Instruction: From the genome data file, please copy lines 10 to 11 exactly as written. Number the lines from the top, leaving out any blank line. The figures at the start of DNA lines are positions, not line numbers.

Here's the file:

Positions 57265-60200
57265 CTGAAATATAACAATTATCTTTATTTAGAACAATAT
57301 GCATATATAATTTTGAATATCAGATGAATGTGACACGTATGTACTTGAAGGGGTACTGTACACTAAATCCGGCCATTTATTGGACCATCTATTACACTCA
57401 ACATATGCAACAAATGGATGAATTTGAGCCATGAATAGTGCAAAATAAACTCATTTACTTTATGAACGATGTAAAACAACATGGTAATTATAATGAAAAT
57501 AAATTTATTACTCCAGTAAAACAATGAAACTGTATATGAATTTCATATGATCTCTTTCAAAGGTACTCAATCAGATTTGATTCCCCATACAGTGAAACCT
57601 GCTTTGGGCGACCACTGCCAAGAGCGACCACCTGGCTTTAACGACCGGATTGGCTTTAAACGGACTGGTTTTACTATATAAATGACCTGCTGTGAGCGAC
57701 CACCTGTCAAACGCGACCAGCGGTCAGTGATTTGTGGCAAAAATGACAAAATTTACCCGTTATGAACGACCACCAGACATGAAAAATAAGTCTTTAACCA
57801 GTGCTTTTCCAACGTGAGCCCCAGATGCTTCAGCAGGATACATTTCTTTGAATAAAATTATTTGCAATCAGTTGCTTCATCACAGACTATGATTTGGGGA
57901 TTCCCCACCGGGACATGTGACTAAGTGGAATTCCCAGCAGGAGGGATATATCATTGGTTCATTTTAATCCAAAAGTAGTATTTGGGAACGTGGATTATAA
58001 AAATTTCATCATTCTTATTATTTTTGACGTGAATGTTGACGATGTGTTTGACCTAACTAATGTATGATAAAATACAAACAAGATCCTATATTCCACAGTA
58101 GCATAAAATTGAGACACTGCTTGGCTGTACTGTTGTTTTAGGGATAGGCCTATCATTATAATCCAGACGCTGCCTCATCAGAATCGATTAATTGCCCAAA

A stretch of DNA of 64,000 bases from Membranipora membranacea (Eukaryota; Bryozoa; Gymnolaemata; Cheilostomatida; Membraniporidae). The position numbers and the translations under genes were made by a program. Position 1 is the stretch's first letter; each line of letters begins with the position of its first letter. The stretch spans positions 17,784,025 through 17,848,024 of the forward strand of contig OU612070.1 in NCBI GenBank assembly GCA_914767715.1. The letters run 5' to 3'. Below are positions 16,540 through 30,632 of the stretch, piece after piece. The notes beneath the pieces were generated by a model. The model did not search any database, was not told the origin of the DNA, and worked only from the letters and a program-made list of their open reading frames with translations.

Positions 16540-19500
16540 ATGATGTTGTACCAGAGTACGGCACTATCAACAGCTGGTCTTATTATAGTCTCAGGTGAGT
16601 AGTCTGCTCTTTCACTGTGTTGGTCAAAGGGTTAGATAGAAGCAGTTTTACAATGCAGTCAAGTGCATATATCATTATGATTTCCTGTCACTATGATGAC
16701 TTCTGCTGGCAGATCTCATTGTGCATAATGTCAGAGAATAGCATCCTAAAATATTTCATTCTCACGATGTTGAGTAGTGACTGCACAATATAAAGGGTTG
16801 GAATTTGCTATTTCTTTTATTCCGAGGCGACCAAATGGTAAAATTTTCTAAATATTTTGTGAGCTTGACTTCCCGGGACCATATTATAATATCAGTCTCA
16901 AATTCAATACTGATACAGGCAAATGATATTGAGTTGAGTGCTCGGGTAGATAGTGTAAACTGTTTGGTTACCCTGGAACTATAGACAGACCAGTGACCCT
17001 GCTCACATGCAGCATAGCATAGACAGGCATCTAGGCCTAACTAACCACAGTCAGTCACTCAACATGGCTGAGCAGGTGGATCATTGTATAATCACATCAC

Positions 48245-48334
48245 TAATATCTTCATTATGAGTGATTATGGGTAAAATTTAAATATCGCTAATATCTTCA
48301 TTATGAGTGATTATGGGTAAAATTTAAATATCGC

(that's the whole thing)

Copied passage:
58001 AAATTTCATCATTCTTATTATTTTTGACGTGAATGTTGACGATGTGTTTGACCTAACTAATGTATGATAAAATACAAACAAGATCCTATATTCCACAGTA
58101 GCATAAAATTGAGACACTGCTTGGCTGTACTGTTGTTTTAGGGATAGGCCTATCATTATAATCCAGACGCTGCCTCATCAGAATCGATTAATTGCCCAAA